If you are preparing for the naturalization test, you should keep in mind that some of the answers changed after the last election. You will be asked to name certain officials and elected representatives. You don't want to make a mistake and name an official who is no longer in office.
Special immigrant juvenile status is granted to unmarried immigrants under the age of 21 who are already in the U.S. and have an American juvenile court order taking them into the custody of a state agency or department.
Wanting to live in California or other parts of the United States as a citizen can be difficult for people who have moved to the U.S. from other countries. Immigration law changes rapidly, and it is not unusual for individuals to face many hurdles as they work through the naturalization process. Some changes to the ways in which immigrants can apply for citizenship may help them complete steps more quickly.
In June 2018, the Trump administration announced a new "expedited removal" policy which denied people the right to seek asylum based on domestic or gang violence. Now, a federal judge has struck down that policy as being in violation of the Immigration and Naturalization Act, the Administrative Procedure Act and the Refugee Act. He also found that there was no legal basis "for an effective categorical ban on domestic violence and gang-related claims."
Two groups of immigrants are involved in lawsuits challenging the application of President Trump's travel ban. A group of Yemenis and Iranians who won the U.S. diversity lottery but were nevertheless barred from entering the country are suing in Washington, D.C. Here in San Francisco, a group of 36 plaintiffs argues that the waiver process in the travel ban is a sham.
Billy Idol recently became a citizen of the United States. The 63-year-old rock star, originally from England, was sworn in at a Los Angeles ceremony in November. U.S. Citizenship and Immigration Services tweeted, "it's a nice day for a naturalization ceremony."
With thousands of men, women and children headed toward our Southern border, many will be seeking asylum in the United States. This is an entirely legal process, and the U.S. pledged in the 1951 UN Convention Relating to the Status of Refugees to accept eligible asylum seekers and a share of qualifying refugees. That treaty, commonly called the 1951 Refugee Convention, also prohibits the U.S. from returning refugees and asylum seekers to the countries they fled from.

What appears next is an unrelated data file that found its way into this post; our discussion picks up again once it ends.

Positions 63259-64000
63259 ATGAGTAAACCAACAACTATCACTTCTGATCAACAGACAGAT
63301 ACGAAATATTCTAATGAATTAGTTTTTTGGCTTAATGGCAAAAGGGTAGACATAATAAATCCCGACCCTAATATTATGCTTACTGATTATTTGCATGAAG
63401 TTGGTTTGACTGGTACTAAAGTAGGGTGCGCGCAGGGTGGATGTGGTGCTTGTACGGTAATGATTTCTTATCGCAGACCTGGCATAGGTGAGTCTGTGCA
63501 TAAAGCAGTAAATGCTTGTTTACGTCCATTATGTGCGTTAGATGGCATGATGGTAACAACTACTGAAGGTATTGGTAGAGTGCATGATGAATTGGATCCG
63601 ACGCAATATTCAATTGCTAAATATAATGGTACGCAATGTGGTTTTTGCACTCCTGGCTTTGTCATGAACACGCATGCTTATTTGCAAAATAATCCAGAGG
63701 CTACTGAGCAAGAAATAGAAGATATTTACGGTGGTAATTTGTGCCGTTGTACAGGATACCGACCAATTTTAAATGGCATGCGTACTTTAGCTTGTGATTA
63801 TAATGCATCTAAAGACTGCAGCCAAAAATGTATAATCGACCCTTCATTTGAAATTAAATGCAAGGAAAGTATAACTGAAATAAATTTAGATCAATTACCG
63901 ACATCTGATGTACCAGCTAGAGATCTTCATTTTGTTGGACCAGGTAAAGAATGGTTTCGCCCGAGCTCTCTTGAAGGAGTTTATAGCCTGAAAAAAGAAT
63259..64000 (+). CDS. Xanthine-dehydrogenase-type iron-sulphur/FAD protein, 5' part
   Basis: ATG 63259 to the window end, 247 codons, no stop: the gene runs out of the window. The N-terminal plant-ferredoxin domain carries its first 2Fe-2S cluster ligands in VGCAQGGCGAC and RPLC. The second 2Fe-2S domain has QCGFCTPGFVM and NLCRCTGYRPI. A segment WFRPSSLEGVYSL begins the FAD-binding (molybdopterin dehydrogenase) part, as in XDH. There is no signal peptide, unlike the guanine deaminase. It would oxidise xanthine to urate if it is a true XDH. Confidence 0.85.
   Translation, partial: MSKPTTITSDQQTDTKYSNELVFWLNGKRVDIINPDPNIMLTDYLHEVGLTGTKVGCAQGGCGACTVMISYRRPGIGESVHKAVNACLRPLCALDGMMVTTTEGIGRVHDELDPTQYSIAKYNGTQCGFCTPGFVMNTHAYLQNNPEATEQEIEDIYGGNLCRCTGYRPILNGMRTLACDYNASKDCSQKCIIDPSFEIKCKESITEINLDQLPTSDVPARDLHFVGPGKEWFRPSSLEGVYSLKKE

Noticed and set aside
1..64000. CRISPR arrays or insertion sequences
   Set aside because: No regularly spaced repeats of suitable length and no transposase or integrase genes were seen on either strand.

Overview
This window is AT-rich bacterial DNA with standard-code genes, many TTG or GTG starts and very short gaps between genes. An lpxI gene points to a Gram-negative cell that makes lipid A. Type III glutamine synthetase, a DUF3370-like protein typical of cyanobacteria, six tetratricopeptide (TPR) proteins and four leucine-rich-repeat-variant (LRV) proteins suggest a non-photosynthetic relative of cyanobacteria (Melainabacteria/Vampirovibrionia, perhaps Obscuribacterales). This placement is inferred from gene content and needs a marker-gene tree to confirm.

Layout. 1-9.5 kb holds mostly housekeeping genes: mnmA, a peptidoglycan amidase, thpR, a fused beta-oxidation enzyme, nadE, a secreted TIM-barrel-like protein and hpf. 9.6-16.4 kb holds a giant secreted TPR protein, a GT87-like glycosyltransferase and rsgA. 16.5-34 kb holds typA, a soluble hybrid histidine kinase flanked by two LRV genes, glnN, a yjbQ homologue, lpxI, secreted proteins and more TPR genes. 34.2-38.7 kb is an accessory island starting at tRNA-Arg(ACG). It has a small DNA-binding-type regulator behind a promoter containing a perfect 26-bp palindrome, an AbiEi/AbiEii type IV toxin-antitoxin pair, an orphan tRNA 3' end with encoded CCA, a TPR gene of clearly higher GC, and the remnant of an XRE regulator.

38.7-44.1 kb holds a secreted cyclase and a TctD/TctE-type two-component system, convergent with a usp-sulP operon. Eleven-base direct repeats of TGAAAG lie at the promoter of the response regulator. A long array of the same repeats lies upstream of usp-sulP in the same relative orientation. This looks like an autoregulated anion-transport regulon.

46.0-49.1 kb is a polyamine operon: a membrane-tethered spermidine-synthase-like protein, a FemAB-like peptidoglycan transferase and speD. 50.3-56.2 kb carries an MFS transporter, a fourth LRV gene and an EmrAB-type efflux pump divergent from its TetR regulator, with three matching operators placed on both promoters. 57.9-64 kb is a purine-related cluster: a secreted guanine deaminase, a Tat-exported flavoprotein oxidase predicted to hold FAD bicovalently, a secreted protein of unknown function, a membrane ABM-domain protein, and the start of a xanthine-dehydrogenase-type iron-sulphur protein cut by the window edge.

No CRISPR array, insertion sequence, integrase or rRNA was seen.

Recently, the Department of Homeland Security (DHS) announced a proposal that would have impacted many immigrants seeking admission to the U.S., wishing to extend a nonimmigrant stay or applying for green cards. Immigrants engaging in those immigration activities are required to prove that they won't be an economic burden on American society -- a "public charge," as the law terms it. The DHS proposal sought to clarify which public benefits could count against immigrants trying to prove they won't be a public charge.
The Trump administration's plan to withhold criminal justice grants from sanctuary jurisdictions has now been permanently blocked. Federal judges in Chicago, Philadelphia and now San Francisco have ruled that the Justice Department cannot place immigration-related conditions on the grants. Moreover, they struck down as unconstitutional a longstanding immigration law, Section 1373 of Title * of the U.S. Code, that appeared to support the administration's position.
If you’re applying for a green card, you probably already know that you have to prove you won’t be an economic burden -- a “public charge” on American society. Recently, however, the Department of Homeland Security (DHS) announced a new proposal that could make it harder for some immigrants to prove that.